Almost any Marine who fought in a place like Fallujah will admit it is a life-changing experience. But chances are no one's life there changed the way Lt. Col. Jay Kopelman's did about two years ago, CBS News correspondent Richard Schlesinger reports.
Kopelman is retired now and every day he sees a reminder of his time in combat. But it's a pleasant memory.
Lava was a 5 month-old puppy - part German Shepherd, part who knows what - when Kopelman met him in Fallujah. And before long, he fell in love.
"Lava wouldn't take no for an answer, and still doesn't. Lava just wormed his way in," Kopelman says.
Rescuing Lava became Kopelman's secret mission. It was a secret because regulations say clearly, no pets are allowed. But Kopelman was just months from going home and could not leave Lava behind.
"The plan was to put him in a crate, put him on a plane and he would come home to the United States. But it wasn't as simple as that, in practice," Kopelamn says.
Kopelman had to organize a secret cadre of Marines, reporters, and Iraqi civilians who tried repeatedly to smuggle Lava to safety. Once they considered driving him to Kuwait, but that didn't work. Neither did a plan to sneak him across the border into Jordan.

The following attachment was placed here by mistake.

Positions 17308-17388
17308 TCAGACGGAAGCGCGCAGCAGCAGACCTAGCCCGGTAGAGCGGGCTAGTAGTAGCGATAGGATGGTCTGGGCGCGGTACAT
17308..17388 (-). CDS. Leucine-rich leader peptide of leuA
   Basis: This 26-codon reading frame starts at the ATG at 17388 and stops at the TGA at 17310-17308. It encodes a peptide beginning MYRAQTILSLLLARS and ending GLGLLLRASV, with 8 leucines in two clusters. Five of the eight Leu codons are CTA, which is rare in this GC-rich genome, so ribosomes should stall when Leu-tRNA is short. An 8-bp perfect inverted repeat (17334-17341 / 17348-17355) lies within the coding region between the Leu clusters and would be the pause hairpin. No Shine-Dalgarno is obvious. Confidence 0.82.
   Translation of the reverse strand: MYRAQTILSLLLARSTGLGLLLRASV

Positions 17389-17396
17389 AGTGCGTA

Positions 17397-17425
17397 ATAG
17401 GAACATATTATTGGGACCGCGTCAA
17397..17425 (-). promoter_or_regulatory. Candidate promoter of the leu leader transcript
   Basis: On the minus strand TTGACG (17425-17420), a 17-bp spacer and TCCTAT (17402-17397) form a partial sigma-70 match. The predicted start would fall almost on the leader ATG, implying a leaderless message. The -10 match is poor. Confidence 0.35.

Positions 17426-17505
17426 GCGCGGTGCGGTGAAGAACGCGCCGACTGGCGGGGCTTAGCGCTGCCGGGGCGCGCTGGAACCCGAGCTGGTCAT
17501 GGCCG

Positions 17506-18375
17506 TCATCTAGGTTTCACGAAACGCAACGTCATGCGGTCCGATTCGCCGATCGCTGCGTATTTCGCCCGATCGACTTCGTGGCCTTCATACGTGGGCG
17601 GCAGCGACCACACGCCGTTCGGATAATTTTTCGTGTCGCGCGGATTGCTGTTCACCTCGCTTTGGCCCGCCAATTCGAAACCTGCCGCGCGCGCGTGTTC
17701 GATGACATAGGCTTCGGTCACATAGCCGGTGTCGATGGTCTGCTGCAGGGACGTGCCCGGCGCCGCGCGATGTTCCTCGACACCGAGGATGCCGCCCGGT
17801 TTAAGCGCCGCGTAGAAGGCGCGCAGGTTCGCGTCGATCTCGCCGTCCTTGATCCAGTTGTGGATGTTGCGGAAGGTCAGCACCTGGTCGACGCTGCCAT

Meanwhile, he had to hide the dog. At one point, Lava was stashed with the Marines guarding the Commanding General himself. Kopelman says he doesn't think the General even knew about this.
"To the best of my knowledge he didn't," Kopelman says.
Kopelman was running out of time, searching for anyone who could help, anyone who understood the bond between a soldier and a puppy.
"Lava adopted Jay just as much as Jay adopted Lava," Ken Licklider says.
Licklider trains dogs for the military and, more importantly, transports them into and out of Iraq.
"We understood what that dog meant to that GI. It was not even a question," Licklider says.
So after five months of work, Lava, the stray mutt, was hidden among some of the most elite dogs in Iraq, flown out of Baghdad and re-united with Kopelman.
"I may not have saved a child. I may not have saved an adult, but at least I saved something," Kopelman says.
Kopelman has just written a book about the mission that changed his life, a mission he says is not that different from what Marines always do. He says it's about protecting the underdog, and he doesn't mean that as a pun.
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